And so ends another soapbox rant that my brother feels is one of the main reasons to my current status as a single 29-year old female. Perhaps I have the inability to let my guard down and allow men to do things for me. But with all due respect, you may have opened that jar of jelly after I struggled for a good 10 minutes but I definitely loosened it beforehand. I may have to get another cat... and a housecoat. 

Saturday, May 24, 2014

Pomp and Circumstances You Didn't See Coming (And what is "pomp"?)

It's that time of year again where schools hold their commencement ceremonies and little people run around in silky gowns and huge smiles. Many moons ago in the days of yore, I was celebrating my graduation from college. A time filled with hopes and dreams. A time filled with well-wishes and an uncomfortable cap. There were cards saying "congrats to the grad!" and there were dinners for celebrating. But as I sat in that huge auditorium, chewing on my tassel out of pure boredom, I had no idea that I was just receiving a piece of paper. Four years of exams, projects, internships, deadlines and a thesis (yes, for a Bachelors! I didn't think it was fair either)... was just the beginning of the education I was about to receive.

My parents were famous for always telling me "stop acting like a know-it-all because you truly don't young lady." Well, I was certainly hellbent (can I say that?) on making sure they knew I did know it all. In reality, I knew so little. When my parents were 20 they were married with a child. By the time they were 30 they were still married, holding down jobs and feeding 3 kids. They worked for every single penny they had. I don't know how they did it since there wasn't a lot of money in being a nurse and a police officer but we never went without (I'm almost 30, single, and my cats go without unless they remind me). Neither of them went to college. And here I was sitting at the age of 22 with a cap, gown and piece of paper telling me I was ready for the big world. That piece of paper should have come with a sticky note that read in bold: "JUST KIDDING."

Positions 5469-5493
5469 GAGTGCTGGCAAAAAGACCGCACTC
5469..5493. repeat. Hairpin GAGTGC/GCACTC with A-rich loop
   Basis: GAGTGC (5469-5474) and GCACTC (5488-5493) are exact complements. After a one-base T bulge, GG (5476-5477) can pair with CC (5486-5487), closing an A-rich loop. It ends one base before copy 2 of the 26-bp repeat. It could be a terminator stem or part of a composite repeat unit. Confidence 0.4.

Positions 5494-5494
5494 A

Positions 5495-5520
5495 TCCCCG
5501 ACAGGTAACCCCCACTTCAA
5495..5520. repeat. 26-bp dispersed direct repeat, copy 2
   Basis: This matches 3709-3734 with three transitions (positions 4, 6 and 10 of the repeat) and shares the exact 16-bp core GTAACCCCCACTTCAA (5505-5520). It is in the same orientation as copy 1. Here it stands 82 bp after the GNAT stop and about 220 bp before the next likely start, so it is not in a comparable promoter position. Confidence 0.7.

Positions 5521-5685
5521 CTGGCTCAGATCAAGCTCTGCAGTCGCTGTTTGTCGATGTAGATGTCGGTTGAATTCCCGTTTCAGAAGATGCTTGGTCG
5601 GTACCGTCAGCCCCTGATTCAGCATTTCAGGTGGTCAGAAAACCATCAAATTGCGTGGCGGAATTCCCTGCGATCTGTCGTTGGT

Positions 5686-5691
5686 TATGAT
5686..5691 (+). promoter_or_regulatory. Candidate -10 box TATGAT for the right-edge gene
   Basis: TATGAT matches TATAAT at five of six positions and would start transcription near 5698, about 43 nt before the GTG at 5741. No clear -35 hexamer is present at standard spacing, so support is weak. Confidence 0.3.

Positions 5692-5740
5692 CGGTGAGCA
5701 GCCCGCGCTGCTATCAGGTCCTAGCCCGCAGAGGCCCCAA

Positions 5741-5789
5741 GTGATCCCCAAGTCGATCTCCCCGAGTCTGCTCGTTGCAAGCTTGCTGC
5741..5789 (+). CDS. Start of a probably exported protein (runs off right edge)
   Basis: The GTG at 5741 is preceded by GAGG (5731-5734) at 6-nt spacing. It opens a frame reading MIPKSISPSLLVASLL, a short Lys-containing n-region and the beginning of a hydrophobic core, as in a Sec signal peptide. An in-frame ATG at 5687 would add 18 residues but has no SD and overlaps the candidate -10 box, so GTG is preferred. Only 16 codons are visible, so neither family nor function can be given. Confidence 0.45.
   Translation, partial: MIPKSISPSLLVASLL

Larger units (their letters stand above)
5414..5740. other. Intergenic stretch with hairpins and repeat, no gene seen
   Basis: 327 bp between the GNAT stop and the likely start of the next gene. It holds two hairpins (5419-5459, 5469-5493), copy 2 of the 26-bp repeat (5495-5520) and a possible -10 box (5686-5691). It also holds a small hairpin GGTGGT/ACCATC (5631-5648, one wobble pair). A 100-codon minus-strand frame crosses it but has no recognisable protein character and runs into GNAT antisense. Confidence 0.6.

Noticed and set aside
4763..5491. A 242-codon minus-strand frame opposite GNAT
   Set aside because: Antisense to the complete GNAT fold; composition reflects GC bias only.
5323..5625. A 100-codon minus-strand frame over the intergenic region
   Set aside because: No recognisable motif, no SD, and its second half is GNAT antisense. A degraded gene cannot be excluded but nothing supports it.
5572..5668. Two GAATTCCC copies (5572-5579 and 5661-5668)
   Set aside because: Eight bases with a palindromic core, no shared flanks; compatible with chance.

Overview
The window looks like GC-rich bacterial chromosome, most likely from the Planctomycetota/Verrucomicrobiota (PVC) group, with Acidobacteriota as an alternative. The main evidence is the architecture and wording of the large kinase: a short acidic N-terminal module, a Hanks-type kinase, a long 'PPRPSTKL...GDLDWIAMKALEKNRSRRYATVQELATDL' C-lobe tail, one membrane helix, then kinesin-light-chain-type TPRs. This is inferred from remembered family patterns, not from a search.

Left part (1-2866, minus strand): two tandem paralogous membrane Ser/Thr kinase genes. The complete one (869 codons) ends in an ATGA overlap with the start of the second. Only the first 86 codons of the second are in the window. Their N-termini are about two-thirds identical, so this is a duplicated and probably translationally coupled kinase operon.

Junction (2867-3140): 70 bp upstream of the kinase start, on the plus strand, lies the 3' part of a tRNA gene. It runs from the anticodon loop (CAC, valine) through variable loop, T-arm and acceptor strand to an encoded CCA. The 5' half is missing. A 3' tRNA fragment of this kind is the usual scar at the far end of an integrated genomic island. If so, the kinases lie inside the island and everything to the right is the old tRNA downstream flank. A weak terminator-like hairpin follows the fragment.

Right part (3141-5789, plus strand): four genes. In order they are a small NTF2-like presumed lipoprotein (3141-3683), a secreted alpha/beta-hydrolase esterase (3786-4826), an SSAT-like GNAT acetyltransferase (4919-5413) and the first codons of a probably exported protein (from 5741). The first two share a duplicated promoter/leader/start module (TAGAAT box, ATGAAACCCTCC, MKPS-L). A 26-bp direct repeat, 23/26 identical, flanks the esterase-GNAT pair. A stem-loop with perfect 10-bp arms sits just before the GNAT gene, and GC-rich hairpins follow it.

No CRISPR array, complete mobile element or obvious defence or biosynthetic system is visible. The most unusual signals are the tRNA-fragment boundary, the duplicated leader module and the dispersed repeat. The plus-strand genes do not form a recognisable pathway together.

Today I went to a party celebrating the college graduation of a beautiful girl. I adopted her as my own "little sister" when she was in 8th grade and have been there as her "big sister" ever since. I know many of you are wondering why someone would look to me for guidance, boy advice and mentoring and I honestly can't give you an answer (and I judge you for wondering). But she did and I was honored to take on the role. At her party was a table filled with presents and cards. She continuously heard "Congrats to the grad!!" and the follow up question by every single person who walked up to her was: "So what are you going to do now?!?"